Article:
Flight of the Beater Bee
By John Pearley Huffman, Contributor
Date posted: 06-10-2007
The guys from Paramount Pictures were freaked when we drove
the replica of the Camaro Concept
that's starring as Bumblebee in this summer's megamovie Transformers
. Scratching it, they assured us, was as good as a death sentence.
Letting us drive this 1976 Camaro, which shares the role in the film, was a little less stressful for them. "Go ahead," one member of the Transformers
Transportation Department told us. "It's just an old Camaro."
It's one thing for the makers of Transformers
to expect audiences to suspend their disbelief for a few hours and accept that there are robots from outer space that can transform themselves from ordinary vehicles into giant killing machines. It's something altogether different to expect those same audiences to believe that a teenager can afford a new '09 Camaro. So when Bumblebee, the "Autobot" hero of the film first appears, he is this clapped-out rolling turd — a '76 Camaro featuring every mistake a hot-rodder could possibly make. Later on, he becomes the '09.
But don't mistake this beater Bumblebee for a P.O.S. It may look like a trailer park reject, but it actually drives pretty well, plus it has a charisma all its own.
Looking for Lousy
Back when Transformers
was a cheaply produced cartoon instead of a big-budget, live-action summer blockbuster, Bumblebee was a cute yellow VW Beetle that changed into a robot nearly as cute and far less intimidating. For the film, the trick was to find a car that was affordable enough so that human hero Spike Witwicky (Shia LaBeouf) could acquire it, and yet could transform into a robust defender of humanity's continued existence. That car also had to exude the humble, likable personality of the original Bumblebee.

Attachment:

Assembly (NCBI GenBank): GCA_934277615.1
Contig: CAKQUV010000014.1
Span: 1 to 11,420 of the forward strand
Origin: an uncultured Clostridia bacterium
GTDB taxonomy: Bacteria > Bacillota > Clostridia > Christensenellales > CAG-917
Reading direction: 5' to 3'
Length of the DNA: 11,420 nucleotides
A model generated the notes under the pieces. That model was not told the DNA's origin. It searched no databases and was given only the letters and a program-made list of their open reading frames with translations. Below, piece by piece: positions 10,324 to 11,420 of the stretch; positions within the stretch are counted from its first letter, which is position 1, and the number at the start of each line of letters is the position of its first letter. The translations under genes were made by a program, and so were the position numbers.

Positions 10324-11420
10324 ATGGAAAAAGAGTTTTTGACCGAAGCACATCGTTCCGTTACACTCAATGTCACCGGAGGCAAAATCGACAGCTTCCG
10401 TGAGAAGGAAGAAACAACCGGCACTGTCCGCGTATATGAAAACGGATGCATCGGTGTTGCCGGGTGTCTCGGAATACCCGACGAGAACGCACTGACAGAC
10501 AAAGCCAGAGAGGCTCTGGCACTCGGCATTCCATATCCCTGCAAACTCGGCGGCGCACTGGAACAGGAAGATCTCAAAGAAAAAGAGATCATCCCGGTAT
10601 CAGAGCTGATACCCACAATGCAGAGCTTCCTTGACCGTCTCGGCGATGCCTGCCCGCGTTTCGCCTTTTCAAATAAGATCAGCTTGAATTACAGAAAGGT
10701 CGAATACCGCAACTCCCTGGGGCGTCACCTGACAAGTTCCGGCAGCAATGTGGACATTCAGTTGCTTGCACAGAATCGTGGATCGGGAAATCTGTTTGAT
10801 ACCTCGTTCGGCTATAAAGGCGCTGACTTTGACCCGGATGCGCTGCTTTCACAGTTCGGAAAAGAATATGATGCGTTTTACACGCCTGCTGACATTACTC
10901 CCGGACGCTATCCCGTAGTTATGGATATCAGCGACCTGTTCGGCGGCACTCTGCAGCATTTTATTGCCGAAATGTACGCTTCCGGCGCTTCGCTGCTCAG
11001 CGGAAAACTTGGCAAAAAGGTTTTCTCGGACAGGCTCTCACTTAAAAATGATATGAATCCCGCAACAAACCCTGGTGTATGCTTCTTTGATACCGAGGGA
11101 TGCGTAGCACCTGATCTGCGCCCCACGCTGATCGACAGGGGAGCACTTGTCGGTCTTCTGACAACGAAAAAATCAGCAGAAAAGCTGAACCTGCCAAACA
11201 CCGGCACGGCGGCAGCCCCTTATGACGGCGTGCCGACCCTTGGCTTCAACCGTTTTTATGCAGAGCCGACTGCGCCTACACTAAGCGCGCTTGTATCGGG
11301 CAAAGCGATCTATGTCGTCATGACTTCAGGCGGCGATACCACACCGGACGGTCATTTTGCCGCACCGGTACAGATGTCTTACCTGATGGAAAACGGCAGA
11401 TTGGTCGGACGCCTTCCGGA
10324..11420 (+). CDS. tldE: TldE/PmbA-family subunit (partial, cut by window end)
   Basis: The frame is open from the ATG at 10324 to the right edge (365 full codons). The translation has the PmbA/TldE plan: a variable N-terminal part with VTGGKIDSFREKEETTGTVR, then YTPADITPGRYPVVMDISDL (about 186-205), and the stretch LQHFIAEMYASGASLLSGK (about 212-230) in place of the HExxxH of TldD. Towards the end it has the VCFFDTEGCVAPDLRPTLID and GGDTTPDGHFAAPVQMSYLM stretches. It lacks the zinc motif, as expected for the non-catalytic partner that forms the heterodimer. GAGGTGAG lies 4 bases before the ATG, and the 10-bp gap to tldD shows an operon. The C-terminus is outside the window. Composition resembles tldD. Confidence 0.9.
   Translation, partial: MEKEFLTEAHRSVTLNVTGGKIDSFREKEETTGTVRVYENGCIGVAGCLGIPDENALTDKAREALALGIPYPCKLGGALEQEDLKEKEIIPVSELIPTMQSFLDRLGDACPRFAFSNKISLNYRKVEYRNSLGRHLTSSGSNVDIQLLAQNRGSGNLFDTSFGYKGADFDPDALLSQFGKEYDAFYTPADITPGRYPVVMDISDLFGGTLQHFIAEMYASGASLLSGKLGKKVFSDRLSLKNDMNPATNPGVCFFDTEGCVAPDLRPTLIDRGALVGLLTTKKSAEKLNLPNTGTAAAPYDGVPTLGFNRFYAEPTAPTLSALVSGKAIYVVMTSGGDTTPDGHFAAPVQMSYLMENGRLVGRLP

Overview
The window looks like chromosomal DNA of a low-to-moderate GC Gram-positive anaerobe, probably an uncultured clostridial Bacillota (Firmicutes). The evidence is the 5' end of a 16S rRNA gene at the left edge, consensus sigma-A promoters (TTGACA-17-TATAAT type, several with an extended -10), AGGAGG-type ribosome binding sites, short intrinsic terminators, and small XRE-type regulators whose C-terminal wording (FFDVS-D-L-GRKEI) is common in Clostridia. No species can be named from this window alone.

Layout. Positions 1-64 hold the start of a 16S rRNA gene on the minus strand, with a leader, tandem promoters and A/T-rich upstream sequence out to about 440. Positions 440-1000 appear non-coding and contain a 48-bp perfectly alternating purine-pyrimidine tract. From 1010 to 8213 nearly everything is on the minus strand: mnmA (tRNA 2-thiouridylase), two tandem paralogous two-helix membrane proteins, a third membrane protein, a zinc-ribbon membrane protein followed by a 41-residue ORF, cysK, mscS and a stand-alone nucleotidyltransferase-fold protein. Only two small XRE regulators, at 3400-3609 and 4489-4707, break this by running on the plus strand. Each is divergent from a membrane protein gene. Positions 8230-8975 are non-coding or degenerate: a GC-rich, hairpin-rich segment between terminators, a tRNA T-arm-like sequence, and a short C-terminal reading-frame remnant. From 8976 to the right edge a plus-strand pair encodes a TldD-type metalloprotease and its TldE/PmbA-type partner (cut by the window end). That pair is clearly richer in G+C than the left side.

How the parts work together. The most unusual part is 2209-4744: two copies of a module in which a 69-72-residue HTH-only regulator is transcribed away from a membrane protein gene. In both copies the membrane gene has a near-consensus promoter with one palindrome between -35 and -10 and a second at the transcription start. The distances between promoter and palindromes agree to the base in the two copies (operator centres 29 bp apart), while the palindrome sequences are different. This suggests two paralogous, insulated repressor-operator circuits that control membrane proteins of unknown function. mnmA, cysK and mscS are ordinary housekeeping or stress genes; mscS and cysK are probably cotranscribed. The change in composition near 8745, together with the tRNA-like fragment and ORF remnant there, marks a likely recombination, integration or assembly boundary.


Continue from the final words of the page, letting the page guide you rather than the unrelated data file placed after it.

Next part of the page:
And it wouldn't hurt if Bumblebee were a General Motors product.
"Originally, before GM was into it, I was pushing for Bumblebee to be a Super Bee," said Production Designer Jeff Mann
, referencing the classic Dodge Coronet-based muscle car of the late-'60s and early-'70s. "It was the obvious choice. Then GM came to town, so I picked the crappiest-era Camaro. But I didn't want body-color bumpers. It needed to have chrome bumpers.
"GM originally suggested a '69 for the trashy Camaro. But that was too on the nose. It would have been going from cool
to cool. Plus, any schmuck knows that there are no more trashy '69 Camaros. I wanted this to be the crummiest Camaro possible from the worst year possible that still had chrome bumpers. After all, theoretically the kid buys it for $4,000 and his friends give him crap about it."
Go back over the history of the Camaro
and the 1976 model stands out as just about the worst. There was no Z28 offered that year and the most powerful engine offered, a four-barrel-equipped 350, could only manage 165 horsepower. But it's still a second-generation Camaro, and that's still kind of cool.
Building a Better Beater Bee
While Saleen built the two 2009 Camaro Bumblebees from donor Pontiac GTOs, the three Beater Bee Camaros came out of the Transformers
picture car department working under Picture Vehicle Coordinator Steve Mann (no relation to Production Designer Jeff Mann). "We found all the old Camaros online," recalled Steve Mann. "One was in Palmdale, California; one from Whittier, California and the third in Oklahoma. They all cost less than $6,000 and one of them was less then $2,000."